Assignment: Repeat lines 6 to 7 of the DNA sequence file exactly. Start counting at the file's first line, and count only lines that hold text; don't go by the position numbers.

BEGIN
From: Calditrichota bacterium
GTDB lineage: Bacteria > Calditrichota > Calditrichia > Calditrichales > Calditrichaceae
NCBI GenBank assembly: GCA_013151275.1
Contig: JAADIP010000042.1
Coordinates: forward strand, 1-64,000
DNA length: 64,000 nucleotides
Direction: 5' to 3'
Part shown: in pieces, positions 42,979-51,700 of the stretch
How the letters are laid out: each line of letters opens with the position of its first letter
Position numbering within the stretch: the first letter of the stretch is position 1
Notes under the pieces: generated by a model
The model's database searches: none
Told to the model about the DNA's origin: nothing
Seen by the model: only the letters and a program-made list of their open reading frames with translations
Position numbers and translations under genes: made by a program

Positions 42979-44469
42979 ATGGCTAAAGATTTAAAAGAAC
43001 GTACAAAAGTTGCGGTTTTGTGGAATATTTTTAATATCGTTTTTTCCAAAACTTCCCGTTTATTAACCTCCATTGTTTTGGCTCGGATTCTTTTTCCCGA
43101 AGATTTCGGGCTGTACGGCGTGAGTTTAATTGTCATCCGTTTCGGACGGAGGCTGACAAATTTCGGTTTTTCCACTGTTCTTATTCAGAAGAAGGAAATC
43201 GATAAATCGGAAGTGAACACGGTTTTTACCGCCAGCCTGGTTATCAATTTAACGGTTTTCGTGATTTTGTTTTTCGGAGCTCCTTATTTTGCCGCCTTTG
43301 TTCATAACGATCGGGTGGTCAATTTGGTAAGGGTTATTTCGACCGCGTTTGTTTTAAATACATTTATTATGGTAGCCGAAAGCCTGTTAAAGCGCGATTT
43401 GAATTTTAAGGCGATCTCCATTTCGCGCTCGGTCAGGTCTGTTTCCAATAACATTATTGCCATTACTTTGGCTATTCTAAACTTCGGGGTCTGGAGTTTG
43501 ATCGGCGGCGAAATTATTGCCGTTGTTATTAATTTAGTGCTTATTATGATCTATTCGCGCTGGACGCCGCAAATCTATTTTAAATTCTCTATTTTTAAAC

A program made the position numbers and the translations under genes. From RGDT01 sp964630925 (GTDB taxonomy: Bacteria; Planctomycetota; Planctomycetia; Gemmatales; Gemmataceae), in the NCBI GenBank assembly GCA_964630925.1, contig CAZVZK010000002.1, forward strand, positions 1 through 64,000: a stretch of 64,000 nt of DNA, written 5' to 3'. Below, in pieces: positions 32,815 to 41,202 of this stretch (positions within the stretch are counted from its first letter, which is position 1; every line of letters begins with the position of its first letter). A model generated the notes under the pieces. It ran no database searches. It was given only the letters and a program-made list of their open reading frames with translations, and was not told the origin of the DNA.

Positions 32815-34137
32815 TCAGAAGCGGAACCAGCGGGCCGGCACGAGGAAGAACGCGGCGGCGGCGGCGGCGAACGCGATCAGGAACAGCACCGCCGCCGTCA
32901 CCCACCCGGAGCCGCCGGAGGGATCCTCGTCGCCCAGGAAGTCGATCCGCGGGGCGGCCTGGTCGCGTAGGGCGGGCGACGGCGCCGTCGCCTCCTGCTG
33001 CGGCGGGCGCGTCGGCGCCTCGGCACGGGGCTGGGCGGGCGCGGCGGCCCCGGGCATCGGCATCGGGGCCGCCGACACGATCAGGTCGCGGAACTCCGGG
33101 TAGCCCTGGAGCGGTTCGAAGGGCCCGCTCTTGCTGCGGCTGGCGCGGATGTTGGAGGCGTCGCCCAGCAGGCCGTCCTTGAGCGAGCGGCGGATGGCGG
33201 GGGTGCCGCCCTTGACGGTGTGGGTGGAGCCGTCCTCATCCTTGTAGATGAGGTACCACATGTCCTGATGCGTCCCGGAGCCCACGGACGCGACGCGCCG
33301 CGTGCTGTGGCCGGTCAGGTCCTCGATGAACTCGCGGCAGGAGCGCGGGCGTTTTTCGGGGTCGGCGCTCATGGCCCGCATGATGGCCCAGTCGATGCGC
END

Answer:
DNA length: 64,000 nucleotides
Direction: 5' to 3'